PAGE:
Over 800,000 Veterans live in the state of Ohio.1 While they may no longer be serving, many Veterans struggle when they return home. The transition to civilian life while trying to cope with past traumatic experiences from their time in service can be overwhelming. The result may eventually be the development of a mental health or substance use disorder. Fortunately, there are mental health and substance abuse treatment programs for Veterans in need that can help them overcome these challenges and get their lives back under control.
Veterans & Mental Health
As a result of exposure to high-stress situations or traumatic events, many Veterans will struggle with poor mental health when they return home. They may experience symptoms of anxiety, depression, and post-traumatic stress disorder (PTSD) that can range from uncomfortable to debilitating. Veterans are also at a high risk of committing suicide accounting for about 13% of all suicide deaths among adults in the United States.2
PTSD is a mental health disorder that develops after a person witnesses a life-threatening or traumatic event. Veterans with PTSD will often have flashbacks or nightmares about their time in combat and may struggle to complete everyday activities. The symptoms of PTSD also tend to be worse for those who experience more severe injuries or spend a longer amount of time in combat.3 Without mental health care for Veterans with PTSD, this disorder could potentially interfere with other aspects of their life and may also increase the risk of suicide.
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Veterans & Substance Abuse
Along with these mental health challenges, substance abuse in Veterans is also common. After years of a structured lifestyle, civilian life can be overwhelming for many Veterans as they struggle to become a part of a community outside of the military. The lasting impact of their time in service can also increase their risk of developing a substance use disorder.
While various factors can contribute to Veteran drug abuse and alcoholism, poor mental health is often a big cause. Almost one-third of Veterans seeking addiction treatment also have PTSD.4 Many Veterans with PTSD will use drugs and alcohol in an attempt to self-medicate. While these substances may provide temporary relief from PTSD symptoms, it only worsens the condition over time and may lead to addiction.
Other Veterans may be dealing with injuries acquired during combat or chronic pain. While prescription opioids can help, they can also be addictive if misused. With repeated abuse, some Veterans will become dependent on these medications, but our opioid addiction treatment in Ohio can help them regain control.
Without proper substance abuse treatment for Veterans who are struggling, these problems could escalate and significantly impact their lives. In some cases, their substance abuse may also lead to employment, relationship, and housing problems.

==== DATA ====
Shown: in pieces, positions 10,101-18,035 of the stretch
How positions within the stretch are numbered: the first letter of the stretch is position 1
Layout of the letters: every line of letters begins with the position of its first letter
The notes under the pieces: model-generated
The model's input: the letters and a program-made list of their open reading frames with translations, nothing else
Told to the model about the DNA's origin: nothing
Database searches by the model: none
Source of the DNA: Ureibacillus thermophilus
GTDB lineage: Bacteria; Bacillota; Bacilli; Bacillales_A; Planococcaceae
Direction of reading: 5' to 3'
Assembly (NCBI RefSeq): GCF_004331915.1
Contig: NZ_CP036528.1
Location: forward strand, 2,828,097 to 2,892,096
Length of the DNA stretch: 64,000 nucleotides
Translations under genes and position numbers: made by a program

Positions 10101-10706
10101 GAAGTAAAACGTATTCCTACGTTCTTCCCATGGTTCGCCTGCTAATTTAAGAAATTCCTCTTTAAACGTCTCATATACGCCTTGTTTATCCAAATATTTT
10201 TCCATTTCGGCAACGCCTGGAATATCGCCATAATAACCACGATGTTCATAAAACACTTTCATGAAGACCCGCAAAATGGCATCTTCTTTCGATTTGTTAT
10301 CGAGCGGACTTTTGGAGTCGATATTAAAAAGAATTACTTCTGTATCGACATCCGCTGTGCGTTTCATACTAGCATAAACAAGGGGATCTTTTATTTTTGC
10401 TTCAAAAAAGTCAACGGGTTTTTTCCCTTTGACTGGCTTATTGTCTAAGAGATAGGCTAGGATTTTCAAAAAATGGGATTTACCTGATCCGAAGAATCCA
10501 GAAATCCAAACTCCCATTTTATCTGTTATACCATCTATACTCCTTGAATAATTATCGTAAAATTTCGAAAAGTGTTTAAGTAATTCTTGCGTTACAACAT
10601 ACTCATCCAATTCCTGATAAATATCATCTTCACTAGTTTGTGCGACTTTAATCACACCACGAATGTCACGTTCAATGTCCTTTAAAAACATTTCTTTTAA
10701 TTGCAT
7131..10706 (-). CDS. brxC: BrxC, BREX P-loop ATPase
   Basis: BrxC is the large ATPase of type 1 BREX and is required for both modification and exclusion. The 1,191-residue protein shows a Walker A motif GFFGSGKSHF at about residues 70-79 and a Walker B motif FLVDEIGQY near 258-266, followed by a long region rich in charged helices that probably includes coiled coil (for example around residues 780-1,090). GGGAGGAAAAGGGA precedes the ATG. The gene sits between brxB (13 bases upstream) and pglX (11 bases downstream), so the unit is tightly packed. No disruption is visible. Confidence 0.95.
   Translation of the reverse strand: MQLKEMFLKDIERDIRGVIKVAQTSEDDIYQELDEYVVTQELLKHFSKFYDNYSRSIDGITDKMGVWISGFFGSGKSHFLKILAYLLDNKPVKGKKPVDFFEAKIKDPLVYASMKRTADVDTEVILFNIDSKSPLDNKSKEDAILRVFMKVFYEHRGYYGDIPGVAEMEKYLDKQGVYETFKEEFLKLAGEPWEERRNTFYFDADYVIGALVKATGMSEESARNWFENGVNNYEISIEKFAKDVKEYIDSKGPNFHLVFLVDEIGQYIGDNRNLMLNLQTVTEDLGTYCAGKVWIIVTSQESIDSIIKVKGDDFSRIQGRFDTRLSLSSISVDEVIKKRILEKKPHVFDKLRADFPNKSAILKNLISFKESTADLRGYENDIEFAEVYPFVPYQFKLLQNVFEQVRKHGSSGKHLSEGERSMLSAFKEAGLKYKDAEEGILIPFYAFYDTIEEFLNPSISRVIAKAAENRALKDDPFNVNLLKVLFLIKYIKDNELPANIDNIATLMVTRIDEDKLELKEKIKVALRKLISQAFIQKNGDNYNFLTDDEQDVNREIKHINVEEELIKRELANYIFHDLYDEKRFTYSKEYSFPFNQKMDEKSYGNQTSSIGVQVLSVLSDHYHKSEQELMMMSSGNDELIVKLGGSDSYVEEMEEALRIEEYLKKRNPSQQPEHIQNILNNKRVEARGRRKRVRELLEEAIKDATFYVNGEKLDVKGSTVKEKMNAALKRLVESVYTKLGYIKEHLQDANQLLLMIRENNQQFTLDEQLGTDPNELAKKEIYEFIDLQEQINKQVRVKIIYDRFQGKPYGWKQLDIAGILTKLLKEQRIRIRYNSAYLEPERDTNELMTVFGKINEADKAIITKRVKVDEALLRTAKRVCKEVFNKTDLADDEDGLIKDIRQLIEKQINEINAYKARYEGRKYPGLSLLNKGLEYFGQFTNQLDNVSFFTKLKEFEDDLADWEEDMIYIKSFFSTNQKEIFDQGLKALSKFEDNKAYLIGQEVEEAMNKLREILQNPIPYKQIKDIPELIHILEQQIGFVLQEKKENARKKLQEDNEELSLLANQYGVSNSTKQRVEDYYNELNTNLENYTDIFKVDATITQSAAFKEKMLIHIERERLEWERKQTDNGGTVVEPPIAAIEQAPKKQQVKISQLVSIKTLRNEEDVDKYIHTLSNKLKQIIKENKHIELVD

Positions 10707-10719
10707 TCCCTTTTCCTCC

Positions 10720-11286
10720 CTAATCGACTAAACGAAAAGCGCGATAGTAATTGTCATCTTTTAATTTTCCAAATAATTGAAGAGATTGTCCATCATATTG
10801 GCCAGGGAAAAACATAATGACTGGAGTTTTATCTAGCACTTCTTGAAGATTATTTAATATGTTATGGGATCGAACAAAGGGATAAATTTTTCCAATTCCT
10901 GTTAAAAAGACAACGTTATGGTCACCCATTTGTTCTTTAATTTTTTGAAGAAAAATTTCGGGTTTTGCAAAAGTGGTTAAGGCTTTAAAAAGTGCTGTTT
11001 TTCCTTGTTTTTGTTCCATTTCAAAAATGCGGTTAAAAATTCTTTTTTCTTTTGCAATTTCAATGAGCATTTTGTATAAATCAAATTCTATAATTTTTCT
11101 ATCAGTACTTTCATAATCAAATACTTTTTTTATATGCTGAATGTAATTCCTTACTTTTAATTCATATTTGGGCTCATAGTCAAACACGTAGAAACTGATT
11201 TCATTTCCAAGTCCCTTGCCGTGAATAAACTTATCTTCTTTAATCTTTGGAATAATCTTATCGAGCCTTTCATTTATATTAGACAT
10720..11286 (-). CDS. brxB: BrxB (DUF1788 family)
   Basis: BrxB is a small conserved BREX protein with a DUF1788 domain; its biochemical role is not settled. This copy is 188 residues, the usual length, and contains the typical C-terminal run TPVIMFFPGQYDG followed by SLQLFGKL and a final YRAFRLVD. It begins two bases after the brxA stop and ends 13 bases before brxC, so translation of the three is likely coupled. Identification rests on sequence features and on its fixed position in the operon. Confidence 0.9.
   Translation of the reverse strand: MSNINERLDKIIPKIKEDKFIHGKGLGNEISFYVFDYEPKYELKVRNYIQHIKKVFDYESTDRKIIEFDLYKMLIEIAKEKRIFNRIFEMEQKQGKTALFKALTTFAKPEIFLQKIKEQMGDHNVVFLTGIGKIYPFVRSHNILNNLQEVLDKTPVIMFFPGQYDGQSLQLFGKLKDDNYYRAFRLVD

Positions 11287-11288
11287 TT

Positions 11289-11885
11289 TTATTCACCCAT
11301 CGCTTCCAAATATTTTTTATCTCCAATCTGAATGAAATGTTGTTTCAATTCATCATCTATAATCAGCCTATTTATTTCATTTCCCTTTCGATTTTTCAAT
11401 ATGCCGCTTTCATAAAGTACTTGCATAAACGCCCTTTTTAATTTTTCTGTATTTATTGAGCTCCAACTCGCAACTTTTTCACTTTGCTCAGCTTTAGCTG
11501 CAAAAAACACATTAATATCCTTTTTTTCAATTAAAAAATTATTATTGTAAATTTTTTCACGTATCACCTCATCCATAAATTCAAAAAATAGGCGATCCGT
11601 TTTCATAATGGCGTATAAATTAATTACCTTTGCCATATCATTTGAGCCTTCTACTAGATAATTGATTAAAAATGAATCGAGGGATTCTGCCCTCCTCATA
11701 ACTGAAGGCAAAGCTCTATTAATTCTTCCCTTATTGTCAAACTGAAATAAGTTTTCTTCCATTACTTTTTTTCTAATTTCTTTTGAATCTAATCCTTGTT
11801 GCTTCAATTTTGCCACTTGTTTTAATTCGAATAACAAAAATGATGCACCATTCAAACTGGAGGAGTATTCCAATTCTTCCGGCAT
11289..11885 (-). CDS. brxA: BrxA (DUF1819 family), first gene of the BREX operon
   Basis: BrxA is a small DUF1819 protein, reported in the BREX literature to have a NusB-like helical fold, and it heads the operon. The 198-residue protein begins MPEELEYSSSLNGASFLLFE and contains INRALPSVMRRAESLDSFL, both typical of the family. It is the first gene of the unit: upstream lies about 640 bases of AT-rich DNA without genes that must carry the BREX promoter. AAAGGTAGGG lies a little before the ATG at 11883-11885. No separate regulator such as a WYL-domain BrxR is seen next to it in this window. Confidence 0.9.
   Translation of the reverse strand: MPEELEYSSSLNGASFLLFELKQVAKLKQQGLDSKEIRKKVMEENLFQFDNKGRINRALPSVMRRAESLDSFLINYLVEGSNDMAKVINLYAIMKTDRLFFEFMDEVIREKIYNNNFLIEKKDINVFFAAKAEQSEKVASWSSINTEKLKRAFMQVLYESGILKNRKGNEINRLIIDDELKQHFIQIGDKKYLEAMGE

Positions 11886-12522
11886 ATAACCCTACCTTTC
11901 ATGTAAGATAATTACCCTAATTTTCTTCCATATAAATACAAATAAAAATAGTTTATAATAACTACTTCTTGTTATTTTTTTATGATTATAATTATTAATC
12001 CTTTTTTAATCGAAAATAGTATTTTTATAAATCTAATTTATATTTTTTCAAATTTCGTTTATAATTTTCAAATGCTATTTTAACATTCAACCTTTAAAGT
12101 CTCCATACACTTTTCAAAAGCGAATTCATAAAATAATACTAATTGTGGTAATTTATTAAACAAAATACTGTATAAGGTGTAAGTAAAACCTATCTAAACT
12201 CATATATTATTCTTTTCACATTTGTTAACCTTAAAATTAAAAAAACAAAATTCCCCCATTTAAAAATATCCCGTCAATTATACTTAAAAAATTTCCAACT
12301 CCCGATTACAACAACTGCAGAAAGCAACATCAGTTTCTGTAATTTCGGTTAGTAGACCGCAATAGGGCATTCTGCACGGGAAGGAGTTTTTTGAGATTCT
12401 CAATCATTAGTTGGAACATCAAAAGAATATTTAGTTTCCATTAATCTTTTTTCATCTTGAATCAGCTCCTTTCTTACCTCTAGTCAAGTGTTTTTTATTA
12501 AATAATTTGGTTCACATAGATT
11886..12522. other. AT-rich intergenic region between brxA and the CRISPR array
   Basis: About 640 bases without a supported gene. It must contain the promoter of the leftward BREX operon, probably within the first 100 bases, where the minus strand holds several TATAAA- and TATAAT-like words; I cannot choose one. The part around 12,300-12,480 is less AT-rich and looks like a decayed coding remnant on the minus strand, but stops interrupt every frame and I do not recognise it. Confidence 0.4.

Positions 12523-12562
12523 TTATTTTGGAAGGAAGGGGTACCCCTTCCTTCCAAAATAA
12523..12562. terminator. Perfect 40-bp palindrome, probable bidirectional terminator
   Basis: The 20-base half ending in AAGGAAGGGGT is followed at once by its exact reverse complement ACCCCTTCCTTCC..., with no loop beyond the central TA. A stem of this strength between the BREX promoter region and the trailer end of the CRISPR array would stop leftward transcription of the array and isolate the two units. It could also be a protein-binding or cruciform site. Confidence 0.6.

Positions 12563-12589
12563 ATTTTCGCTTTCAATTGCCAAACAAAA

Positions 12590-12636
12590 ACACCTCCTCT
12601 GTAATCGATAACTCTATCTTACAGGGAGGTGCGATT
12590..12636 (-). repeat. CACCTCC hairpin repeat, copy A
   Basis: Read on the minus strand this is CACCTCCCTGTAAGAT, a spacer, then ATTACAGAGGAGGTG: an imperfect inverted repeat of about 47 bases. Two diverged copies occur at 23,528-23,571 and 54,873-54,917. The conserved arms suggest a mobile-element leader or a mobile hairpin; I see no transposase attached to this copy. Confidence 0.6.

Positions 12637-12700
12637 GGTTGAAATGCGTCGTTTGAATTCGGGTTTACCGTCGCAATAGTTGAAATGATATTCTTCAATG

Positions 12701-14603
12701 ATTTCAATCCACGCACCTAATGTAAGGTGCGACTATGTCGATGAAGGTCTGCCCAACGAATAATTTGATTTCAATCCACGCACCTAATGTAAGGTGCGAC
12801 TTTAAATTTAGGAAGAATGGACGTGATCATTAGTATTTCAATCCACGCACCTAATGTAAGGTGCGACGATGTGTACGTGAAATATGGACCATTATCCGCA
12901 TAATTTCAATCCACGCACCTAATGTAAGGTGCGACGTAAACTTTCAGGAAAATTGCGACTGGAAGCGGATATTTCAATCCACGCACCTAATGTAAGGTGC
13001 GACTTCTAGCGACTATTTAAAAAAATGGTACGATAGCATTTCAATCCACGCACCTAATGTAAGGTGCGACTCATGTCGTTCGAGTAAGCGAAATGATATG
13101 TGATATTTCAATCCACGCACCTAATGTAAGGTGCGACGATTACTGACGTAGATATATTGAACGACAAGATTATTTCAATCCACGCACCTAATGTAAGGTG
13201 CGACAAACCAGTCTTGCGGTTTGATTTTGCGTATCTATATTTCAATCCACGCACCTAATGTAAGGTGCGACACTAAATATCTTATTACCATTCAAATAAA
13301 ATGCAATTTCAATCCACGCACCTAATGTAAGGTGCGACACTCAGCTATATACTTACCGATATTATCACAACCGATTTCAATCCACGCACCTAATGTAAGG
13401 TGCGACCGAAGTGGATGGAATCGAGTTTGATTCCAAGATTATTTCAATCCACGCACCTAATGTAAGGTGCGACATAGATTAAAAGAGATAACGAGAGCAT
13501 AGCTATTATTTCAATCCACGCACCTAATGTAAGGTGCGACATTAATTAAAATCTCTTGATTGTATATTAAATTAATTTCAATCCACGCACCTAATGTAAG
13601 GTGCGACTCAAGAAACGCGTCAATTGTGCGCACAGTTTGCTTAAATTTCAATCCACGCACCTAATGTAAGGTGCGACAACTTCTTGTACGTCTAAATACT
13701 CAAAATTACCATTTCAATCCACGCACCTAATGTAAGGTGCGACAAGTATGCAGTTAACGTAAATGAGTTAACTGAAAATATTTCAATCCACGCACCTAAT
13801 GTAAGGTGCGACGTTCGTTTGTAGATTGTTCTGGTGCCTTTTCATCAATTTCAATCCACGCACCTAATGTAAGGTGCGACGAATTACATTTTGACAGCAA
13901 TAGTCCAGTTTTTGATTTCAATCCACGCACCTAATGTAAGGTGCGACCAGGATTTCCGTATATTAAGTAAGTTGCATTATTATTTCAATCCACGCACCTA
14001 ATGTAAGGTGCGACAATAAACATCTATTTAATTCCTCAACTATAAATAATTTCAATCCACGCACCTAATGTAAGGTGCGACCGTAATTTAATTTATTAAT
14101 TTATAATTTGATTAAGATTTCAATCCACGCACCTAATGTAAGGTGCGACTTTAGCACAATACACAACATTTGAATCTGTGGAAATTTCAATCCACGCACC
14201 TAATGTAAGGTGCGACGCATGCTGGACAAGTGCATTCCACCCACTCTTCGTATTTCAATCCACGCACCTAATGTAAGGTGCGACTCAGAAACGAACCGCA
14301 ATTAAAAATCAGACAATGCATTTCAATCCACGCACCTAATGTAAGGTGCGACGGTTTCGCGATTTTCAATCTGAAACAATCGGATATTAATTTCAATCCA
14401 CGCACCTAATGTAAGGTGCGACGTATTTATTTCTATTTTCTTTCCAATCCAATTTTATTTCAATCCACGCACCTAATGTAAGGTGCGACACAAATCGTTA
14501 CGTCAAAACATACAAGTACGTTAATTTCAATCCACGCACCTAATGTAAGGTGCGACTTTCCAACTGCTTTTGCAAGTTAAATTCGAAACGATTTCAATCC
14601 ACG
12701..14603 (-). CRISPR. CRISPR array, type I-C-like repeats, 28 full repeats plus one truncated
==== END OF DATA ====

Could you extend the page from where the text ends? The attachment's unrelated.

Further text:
Ohio Alcohol & Drug Treatment Center for Veterans in Need
Getting Veterans into rehab or an outside treatment program isn’t always easy, but we have experience working with Veterans Affairs. We understand the process of getting Veterans substance abuse treatment at our facility and will work with your case manager to get your approval. Together, we will determine the most appropriate treatment plan that meets your needs and helps increase your chances of achieving lasting sobriety.
Every Veteran is different and treatment should be unique to the individual. Using a measurement-based approach to assessment and American Society of Addiction Medicine (ASAM) criteria, we provide substance abuse treatment for Veterans based on their current needs. With a full continuum of care led by licensed and trained professionals, our addiction treatment for Veterans in Ohio ranges from long-term residential treatment to virtual care options.
We also offer individualized treatment plans to guide programming and treatment efforts including the use of some options not offered by Veterans Affairs. Because good mental health is an important part of long-term sobriety, rehab programs for Veterans with PTSD symptoms or other mental health conditions will include a focus on mental healing like trauma-informed care or cognitive behavioral therapy.
Recovery is a lifelong commitment, and we want to be here for you every step of the way. We know that you have been through a lot already, so we want to make find help easier. Contact us today to learn more about our programs that help Veterans in Ohio just like you lead happier and healthier lives.
- 1. United States Census Bureau — Veteran Statistics Ohio
- 2. VA — 2019 National Veteran Suicide Prevention Annual Report
- 3. NCBI — Treatment for Posttraumatic Stress Disorder in Military and Veteran Populations: Final Assessment.
- 4. VA — PTSD: National Center for PTSD